Distance lends itself to a certain amount of objectivity. It also lets one stay out of the back-biting and other acts of cattiness that quickly become all consuming, especially in smaller art communities. While I was an honorary Texan I worried a lot about the dangers of the states numerous art scenes being overly provincial. Regionalism was always the code word for ‘ignorant’ or ‘dull,’ and it was all too easy when disaffection set in to lob that word at the perceived source of frustration. To say there aren’t problems would be naive, but to dwell on them is just as unproductive. The grass is indeed greener here in New York, but that’s only because there’s not that much of it to begin with, and well, it rains at least once a week.
Let me just cut to the chase. Where art is concerned, stop worrying Texas.
The forecast emerging from the capital city has been gloomy as of late. Censorship, firings, and mergers coupled with a dwindling gallery scene has left Austin looking a little worse for the wear. Though where else might the art scene go to rack and ruin, presenting its players with a real chance to restructure? Could you imagine the New York scene dissolving and then rebuilding itself? Pfft. Certainly it’s a tall order, one that I hope Austin has the stomach for. At the risk of sounding like every pandering politician out there, it’s going to take some hard work, and even then there’s probably only a fifty-percent chance it pays off. Regardless of probability, that the chance even exists is grounds for some optimism amidst the mounting wreckage.
Potential like this abounds in Texas. Open a gallery, start a publication, give a lecture, or write some criticism and you’ll get support from more than your borough. Wrapped up with this is a real ability to undertake a risky project and have it payoff, probably more than is being taken advantage of. The Okay Mountains of NY are buried. They rarely receiving notice, unless of course their garage gallery becomes the next Leo Koenig Inc., while in Texas they can become success stories. Willingness to take advantage of the potential and finding the skills to stay afloat in the undersized philanthropic pool is the real trick, for both the established institutions and the up-and-comers.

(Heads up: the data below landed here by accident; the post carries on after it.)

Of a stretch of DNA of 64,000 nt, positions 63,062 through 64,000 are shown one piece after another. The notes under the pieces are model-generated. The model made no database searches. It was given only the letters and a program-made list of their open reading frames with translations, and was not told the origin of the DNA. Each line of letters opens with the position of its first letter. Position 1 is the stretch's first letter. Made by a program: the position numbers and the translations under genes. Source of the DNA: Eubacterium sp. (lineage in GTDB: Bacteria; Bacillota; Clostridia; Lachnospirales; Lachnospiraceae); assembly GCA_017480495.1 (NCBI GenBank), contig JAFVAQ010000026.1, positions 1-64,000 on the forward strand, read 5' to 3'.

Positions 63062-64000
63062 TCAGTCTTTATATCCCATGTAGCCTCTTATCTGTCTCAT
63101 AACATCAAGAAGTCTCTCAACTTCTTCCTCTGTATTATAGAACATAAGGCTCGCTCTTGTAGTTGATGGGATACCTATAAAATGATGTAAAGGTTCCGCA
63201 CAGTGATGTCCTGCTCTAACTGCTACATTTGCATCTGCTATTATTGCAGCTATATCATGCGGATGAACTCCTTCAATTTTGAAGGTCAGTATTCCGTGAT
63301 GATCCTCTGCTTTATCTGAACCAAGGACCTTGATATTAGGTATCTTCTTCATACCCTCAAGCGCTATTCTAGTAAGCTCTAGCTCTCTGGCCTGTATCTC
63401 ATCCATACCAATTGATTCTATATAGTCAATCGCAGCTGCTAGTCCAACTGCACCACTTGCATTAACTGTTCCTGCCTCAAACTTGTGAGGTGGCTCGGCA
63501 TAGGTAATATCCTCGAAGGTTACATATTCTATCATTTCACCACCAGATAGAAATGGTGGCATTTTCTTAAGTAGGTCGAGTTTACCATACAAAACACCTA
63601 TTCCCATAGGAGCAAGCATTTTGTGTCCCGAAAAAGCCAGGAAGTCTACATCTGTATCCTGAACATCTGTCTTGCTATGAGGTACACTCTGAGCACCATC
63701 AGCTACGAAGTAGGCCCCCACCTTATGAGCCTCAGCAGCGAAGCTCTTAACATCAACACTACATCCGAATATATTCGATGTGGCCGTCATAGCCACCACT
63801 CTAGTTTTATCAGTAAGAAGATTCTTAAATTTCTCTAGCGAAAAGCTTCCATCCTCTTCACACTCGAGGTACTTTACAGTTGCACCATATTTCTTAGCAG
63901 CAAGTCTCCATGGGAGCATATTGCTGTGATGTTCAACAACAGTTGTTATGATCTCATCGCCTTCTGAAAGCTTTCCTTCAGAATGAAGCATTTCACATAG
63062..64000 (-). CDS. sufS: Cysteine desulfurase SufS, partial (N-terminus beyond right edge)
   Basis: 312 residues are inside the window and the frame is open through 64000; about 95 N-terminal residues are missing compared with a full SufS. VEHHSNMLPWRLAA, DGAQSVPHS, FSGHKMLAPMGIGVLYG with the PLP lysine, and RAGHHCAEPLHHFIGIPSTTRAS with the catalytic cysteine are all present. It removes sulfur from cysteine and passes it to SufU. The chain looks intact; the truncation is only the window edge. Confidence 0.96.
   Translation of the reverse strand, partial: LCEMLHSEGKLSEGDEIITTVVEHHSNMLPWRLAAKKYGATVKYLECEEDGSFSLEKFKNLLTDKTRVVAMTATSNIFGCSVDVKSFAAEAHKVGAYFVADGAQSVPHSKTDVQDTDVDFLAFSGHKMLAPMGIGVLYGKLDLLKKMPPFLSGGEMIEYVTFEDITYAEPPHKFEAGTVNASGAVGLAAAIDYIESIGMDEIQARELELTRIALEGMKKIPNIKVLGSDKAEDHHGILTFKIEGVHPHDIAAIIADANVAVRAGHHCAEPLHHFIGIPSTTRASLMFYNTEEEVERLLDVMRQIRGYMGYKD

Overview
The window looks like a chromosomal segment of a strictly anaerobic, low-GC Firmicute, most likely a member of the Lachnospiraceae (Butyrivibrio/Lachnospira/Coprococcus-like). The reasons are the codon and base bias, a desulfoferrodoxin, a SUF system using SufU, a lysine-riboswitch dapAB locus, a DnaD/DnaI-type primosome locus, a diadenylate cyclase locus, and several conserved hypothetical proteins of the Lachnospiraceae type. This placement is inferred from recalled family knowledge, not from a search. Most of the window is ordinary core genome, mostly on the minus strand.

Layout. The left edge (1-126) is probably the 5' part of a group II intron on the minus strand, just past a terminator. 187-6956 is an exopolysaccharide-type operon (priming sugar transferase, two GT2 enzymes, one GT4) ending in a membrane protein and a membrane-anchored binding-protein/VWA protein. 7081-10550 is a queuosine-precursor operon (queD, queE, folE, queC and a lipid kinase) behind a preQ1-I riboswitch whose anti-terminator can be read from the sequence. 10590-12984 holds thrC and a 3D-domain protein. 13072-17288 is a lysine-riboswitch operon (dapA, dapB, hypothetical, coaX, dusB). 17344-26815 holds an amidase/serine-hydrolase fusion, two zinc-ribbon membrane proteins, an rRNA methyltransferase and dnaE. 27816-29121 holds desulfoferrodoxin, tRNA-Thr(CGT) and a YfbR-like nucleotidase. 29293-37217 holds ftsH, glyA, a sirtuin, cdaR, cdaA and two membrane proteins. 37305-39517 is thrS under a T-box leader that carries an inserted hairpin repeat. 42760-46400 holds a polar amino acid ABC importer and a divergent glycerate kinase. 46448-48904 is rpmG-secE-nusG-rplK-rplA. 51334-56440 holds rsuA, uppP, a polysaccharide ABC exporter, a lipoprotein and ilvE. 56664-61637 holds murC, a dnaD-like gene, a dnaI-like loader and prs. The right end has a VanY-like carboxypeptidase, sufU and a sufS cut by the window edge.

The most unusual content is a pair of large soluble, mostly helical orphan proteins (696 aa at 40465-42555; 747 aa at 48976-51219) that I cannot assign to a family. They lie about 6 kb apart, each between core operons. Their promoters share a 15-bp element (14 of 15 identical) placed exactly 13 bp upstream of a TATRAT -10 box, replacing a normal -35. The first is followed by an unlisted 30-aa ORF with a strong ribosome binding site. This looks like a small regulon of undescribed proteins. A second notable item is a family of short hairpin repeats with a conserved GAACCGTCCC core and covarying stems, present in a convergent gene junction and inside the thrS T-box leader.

While the scenes are small and have their drawbacks, that size can also be seen as a positive. Even Houston, the largest, is manageable, while remaining flexible and providing access that other cities can’t comprehend. I’ve always appreciated the inclusive nature of Texas’ art communities and the energy generated by their respective participants, this recent trip was no different. People still jockey for position, and for the fashionistas play-acting New York never goes out of style, but most Texas artists, collectors, dealers, and curators are friendly, accessible, and interested in doing good things if you’re willing to reach out. I wish I could say the same for my current place of residence.
I’ve never really figured out why Texans are seized by fits of ecstasy whenever The New York Times picks up on something from the state. The big city mythos is strong, but hell, they just discovered this crazy thing called a ‘taco,’ so I’m not sure why everyone pays them so much credence. Press is great, especially the national sort, but lets keep things in perspective. I hate to be a kill joy but an article in the Times one week doesn’t mean you’re buying a yacht the next. The truth is that while loath to admit it, New York can be just as provincial as the Lonestar State. They don’t pay attention to it, so sometimes we should return the favor; or at least recognize the states strengths, the least of which being our consciousness regarding regionalism. Does this mean everything art related in Texas perfect? Hardly, but Texas, rather than trying to be New York just be Texas, it’s your greatest asset, plus you’re pretty good at it.